Scarlett Johansson said she should be able to play “any person, or any tree, or any animal,” and Twitter isn’t having it

Scarlett Johansson has come under fire multiple times for movie roles she has accepted. First, there was controversy surrounding her casting in Ghost in the Shell as a cyborg originally named Motoko Kusanagi in the Manga. In 2018, Johansson was again criticized when she was cast as a transgender man in the film Rub & Tug. (She later withdrew from the project.) Now, the actress is facing more backlash after stating that actors should be able to play “any person, or any tree, or any animal.”

In a recent interview with artist David Salle for As If magazine, Johansson discussed what she described as the “trends in casting” in movies and on television. She brought up the question of onscreen representation and then argued that actors shouldn’t be limited in their roles.

"You know, as an actor I should be allowed to play any person, or any tree, or any animal because that is my job and the requirements of my job," she told Salle.

Salle then asked the Avengers: Endgame star if she felt that an actor could “play beyond” their ethnicity and gender. Johansson responded, “There are a lot of social lines being drawn now, and a lot of political correctness is being reflected in art.”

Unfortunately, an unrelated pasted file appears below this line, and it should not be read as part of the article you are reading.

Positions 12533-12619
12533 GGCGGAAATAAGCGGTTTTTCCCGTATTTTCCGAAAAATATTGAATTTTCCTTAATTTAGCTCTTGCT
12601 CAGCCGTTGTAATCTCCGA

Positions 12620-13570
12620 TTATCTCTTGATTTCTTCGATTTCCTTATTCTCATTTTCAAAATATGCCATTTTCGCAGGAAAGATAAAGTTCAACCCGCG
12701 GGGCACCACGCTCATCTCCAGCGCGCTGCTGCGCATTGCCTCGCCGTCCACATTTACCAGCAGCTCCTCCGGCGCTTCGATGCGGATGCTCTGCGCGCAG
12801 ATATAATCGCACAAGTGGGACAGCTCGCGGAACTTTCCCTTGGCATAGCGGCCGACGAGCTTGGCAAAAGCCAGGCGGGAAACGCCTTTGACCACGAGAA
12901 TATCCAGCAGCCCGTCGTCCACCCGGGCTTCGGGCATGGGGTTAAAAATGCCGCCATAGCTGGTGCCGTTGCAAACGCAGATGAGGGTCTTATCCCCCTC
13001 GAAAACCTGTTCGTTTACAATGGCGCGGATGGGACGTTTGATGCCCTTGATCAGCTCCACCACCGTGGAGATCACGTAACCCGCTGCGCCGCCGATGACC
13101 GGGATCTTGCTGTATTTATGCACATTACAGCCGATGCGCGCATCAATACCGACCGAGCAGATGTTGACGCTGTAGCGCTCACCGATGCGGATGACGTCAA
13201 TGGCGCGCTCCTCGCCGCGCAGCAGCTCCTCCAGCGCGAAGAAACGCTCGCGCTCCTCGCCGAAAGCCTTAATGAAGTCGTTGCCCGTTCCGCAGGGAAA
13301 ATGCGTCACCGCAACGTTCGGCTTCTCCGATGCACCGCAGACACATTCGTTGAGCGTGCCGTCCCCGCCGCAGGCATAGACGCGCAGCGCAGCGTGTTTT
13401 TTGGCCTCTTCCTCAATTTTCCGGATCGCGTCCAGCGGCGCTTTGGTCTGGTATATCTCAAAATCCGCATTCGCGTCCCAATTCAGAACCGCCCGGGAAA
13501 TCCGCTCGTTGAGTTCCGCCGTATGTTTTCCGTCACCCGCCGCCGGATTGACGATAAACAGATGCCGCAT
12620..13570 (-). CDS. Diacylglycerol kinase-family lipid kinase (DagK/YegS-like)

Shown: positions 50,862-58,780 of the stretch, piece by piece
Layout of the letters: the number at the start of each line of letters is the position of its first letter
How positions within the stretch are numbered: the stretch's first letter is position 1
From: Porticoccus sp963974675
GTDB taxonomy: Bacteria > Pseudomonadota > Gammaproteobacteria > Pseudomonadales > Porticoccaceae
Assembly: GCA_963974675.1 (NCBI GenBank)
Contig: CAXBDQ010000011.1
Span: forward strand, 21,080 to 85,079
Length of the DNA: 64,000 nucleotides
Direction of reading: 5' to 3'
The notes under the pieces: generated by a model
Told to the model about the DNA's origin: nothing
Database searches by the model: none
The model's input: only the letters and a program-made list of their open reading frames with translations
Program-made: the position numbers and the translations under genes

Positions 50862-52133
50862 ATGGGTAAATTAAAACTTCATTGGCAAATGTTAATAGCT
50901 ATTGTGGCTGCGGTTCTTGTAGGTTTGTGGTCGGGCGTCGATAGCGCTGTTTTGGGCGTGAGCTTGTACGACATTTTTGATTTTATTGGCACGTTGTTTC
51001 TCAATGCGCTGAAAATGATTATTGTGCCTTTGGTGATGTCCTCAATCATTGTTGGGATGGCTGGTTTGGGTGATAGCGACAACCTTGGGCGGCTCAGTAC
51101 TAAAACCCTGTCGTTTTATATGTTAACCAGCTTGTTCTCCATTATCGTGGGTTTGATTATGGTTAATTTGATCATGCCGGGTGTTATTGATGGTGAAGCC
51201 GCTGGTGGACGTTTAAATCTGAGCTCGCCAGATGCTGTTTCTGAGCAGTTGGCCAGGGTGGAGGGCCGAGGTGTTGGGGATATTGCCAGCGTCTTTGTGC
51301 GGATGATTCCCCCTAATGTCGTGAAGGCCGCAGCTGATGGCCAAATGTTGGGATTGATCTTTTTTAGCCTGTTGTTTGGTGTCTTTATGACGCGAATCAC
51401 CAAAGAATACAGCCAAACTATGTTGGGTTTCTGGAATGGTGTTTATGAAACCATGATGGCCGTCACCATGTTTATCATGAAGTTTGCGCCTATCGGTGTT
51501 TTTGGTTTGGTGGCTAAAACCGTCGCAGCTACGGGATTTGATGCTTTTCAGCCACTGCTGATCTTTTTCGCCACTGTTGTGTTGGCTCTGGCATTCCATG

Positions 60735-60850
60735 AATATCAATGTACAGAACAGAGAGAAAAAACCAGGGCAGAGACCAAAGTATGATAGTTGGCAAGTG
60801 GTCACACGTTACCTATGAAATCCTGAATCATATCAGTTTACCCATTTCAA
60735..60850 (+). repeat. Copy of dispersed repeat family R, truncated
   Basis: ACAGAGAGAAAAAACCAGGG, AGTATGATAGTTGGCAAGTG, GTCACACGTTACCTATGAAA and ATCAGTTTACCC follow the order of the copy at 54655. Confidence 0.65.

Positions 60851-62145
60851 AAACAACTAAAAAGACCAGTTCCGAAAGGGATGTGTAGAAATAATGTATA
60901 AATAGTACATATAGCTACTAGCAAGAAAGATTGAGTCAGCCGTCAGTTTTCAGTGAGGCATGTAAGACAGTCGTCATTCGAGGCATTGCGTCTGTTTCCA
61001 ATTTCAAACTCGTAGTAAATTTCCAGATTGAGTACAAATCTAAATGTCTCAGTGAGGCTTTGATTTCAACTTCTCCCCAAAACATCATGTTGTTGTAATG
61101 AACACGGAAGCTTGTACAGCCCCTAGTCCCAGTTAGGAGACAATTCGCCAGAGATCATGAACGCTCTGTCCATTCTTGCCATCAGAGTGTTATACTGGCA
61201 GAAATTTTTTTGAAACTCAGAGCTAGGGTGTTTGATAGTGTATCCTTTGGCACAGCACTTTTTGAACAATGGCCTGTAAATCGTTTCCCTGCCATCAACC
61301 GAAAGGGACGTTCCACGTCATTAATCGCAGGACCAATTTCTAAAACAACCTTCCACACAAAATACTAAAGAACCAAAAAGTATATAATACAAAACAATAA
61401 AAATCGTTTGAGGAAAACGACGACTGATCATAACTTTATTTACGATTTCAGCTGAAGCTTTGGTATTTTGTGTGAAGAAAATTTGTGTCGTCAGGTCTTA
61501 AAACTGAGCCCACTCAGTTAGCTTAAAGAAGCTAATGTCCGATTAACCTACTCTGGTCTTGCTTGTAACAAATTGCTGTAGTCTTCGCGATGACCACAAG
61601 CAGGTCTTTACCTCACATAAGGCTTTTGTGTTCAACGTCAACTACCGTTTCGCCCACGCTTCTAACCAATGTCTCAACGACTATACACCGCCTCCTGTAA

"I feel like it’s a trend in my business and it needs to happen for various social reasons, yet there are times it does get uncomfortable when it affects the art because I feel art should be free of restrictions," Johansson said.

But many on Twitter did not agree.

As some pointed out, white, cisgender actors like Johansson already have far more opportunities than trans actors, disabled actors, and actors of color.

Others had jokes about her next role.


In a statement to The Hollywood Reporter, Johansson defended herself, saying that her words had been “edited for click bait” and “widely taken out of context.”

"The question I was answering in my conversation with the contemporary artist, David Salle, was about the confrontation between political correctness and art," her statement read. "I personally feel that, in an ideal world, any actor should be able to play anybody and Art, in all forms, should be immune to political correctness. That is the point I was making, albeit didn't come across that way."

She added that she understood that “not every actor has been given the same opportunities that I have been privileged to” and said she would “continue to fight for projects where everyone is included.”

Regardless of how Johansson’s comments were edited, representation in Hollywood is not a matter of “political correctness.” It’s a matter of making sure that marginalized actors can get the work they deserve. Hopefully, movies, television shows, and other creative arts will only continue to get more diverse.

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